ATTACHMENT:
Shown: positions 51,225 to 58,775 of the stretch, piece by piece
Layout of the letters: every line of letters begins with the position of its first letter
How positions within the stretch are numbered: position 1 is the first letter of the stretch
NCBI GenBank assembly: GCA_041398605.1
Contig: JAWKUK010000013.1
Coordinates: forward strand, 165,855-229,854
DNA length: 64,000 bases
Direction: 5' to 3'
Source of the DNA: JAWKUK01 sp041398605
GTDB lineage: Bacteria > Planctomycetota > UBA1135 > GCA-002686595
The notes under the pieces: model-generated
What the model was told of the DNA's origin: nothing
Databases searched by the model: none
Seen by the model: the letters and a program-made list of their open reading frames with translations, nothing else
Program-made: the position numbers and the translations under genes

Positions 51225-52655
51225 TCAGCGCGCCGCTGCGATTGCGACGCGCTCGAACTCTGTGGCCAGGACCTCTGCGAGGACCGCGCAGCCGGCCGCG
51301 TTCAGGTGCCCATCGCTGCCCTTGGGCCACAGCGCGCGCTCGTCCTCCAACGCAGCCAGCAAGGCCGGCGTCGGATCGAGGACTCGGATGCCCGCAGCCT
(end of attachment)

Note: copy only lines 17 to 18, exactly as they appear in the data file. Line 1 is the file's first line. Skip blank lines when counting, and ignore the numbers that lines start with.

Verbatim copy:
51225 TCAGCGCGCCGCTGCGATTGCGACGCGCTCGAACTCTGTGGCCAGGACCTCTGCGAGGACCGCGCAGCCGGCCGCG
51301 TTCAGGTGCCCATCGCTGCCCTTGGGCCACAGCGCGCGCTCGTCCTCCAACGCAGCCAGCAAGGCCGGCGTCGGATCGAGGACTCGGATGCCCGCAGCCT